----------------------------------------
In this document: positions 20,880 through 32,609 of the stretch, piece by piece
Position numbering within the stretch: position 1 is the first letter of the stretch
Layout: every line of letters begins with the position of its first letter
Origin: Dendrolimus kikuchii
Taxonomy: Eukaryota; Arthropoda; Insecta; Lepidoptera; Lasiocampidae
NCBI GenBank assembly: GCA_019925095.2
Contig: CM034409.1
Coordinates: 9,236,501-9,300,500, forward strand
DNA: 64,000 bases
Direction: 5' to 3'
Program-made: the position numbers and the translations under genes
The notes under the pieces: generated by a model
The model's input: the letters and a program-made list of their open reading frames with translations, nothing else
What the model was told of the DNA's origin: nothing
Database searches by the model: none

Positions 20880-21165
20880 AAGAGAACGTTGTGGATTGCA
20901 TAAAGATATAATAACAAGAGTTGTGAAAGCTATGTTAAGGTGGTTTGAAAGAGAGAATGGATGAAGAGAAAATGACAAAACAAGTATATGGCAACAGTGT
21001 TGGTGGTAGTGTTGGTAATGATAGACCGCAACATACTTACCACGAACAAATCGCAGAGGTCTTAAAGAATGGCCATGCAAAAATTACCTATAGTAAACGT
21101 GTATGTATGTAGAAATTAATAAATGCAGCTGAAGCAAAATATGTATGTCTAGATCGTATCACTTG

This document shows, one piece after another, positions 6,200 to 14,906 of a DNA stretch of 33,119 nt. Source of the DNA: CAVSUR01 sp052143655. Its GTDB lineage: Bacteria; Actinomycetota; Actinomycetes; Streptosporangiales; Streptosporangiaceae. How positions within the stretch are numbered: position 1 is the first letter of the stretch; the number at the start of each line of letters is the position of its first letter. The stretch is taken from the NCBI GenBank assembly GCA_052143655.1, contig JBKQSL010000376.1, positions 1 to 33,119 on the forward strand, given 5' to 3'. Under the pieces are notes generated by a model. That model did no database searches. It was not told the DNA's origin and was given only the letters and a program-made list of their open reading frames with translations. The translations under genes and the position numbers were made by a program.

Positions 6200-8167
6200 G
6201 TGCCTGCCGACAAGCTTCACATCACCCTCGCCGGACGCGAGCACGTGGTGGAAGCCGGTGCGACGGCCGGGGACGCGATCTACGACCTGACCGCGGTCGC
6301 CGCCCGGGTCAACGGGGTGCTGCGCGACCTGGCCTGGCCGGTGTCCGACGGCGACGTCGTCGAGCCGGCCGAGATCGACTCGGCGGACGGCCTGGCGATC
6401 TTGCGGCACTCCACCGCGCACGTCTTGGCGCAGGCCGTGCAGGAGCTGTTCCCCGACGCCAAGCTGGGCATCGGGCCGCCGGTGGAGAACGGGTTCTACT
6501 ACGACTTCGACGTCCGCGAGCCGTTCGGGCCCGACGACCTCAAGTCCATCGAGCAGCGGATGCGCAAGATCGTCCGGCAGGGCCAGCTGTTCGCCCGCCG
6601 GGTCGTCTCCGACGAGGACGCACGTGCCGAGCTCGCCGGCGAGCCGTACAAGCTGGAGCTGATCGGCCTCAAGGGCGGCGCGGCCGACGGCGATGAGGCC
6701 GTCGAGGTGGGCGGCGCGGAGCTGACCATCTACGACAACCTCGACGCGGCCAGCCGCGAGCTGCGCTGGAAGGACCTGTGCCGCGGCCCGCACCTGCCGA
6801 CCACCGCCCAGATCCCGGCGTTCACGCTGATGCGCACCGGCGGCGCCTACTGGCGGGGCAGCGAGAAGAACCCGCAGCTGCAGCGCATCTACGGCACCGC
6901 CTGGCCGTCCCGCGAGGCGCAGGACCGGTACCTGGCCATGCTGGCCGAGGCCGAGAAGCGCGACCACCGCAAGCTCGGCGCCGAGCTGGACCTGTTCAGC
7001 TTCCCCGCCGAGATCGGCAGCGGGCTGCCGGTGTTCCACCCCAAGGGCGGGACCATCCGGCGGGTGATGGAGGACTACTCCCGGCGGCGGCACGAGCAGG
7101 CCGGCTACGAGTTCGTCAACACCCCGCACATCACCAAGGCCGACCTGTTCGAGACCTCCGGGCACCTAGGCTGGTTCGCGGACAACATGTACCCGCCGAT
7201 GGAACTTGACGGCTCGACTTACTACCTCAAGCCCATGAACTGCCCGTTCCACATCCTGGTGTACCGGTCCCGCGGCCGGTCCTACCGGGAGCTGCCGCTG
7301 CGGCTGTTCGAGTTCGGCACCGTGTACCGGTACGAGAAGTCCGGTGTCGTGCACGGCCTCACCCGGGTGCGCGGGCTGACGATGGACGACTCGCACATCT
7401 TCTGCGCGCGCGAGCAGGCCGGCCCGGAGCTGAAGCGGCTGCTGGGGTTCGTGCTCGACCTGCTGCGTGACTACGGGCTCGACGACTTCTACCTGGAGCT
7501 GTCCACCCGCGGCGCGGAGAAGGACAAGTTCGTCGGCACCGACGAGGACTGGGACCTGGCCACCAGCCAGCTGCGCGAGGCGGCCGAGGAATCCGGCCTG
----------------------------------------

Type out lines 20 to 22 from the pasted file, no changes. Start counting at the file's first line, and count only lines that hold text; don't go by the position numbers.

21101 GTATGTATGTAGAAATTAATAAATGCAGCTGAAGCAAAATATGTATGTCTAGATCGTATCACTTG

This document shows, one piece after another, positions 6,200 to 14,906 of a DNA stretch of 33,119 nt. Source of the DNA: CAVSUR01 sp052143655. Its GTDB lineage: Bacteria; Actinomycetota; Actinomycetes; Streptosporangiales; Streptosporangiaceae. How positions within the stretch are numbered: position 1 is the first letter of the stretch; the number at the start of each line of letters is the position of its first letter. The stretch is taken from the NCBI GenBank assembly GCA_052143655.1, contig JBKQSL010000376.1, positions 1 to 33,119 on the forward strand, given 5' to 3'. Under the pieces are notes generated by a model. That model did no database searches. It was not told the DNA's origin and was given only the letters and a program-made list of their open reading frames with translations. The translations under genes and the position numbers were made by a program.

Positions 6200-8167